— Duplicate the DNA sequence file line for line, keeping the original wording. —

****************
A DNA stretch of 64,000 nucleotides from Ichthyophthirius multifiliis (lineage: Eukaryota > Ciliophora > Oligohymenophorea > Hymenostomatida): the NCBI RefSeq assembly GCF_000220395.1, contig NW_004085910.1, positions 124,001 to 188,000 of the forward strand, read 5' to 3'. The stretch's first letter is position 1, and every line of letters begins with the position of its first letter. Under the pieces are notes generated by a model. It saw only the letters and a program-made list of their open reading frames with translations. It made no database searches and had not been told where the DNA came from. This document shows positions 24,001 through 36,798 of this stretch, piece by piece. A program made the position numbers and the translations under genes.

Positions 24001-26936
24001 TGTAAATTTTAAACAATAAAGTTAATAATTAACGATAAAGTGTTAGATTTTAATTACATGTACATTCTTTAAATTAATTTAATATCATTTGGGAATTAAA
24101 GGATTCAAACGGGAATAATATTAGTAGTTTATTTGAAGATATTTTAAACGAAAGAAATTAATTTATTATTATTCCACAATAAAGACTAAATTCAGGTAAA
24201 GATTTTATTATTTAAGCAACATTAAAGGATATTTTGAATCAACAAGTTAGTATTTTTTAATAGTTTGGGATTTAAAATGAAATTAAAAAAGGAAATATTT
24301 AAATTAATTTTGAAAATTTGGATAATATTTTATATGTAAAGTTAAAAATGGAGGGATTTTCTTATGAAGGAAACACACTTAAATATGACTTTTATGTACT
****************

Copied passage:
A DNA stretch of 64,000 nucleotides from Ichthyophthirius multifiliis (lineage: Eukaryota > Ciliophora > Oligohymenophorea > Hymenostomatida): the NCBI RefSeq assembly GCF_000220395.1, contig NW_004085910.1, positions 124,001 to 188,000 of the forward strand, read 5' to 3'. The stretch's first letter is position 1, and every line of letters begins with the position of its first letter. Under the pieces are notes generated by a model. It saw only the letters and a program-made list of their open reading frames with translations. It made no database searches and had not been told where the DNA came from. This document shows positions 24,001 through 36,798 of this stretch, piece by piece. A program made the position numbers and the translations under genes.

Positions 24001-26936
24001 TGTAAATTTTAAACAATAAAGTTAATAATTAACGATAAAGTGTTAGATTTTAATTACATGTACATTCTTTAAATTAATTTAATATCATTTGGGAATTAAA
24101 GGATTCAAACGGGAATAATATTAGTAGTTTATTTGAAGATATTTTAAACGAAAGAAATTAATTTATTATTATTCCACAATAAAGACTAAATTCAGGTAAA
24201 GATTTTATTATTTAAGCAACATTAAAGGATATTTTGAATCAACAAGTTAGTATTTTTTAATAGTTTGGGATTTAAAATGAAATTAAAAAAGGAAATATTT
24301 AAATTAATTTTGAAAATTTGGATAATATTTTATATGTAAAGTTAAAAATGGAGGGATTTTCTTATGAAGGAAACACACTTAAATATGACTTTTATGTACT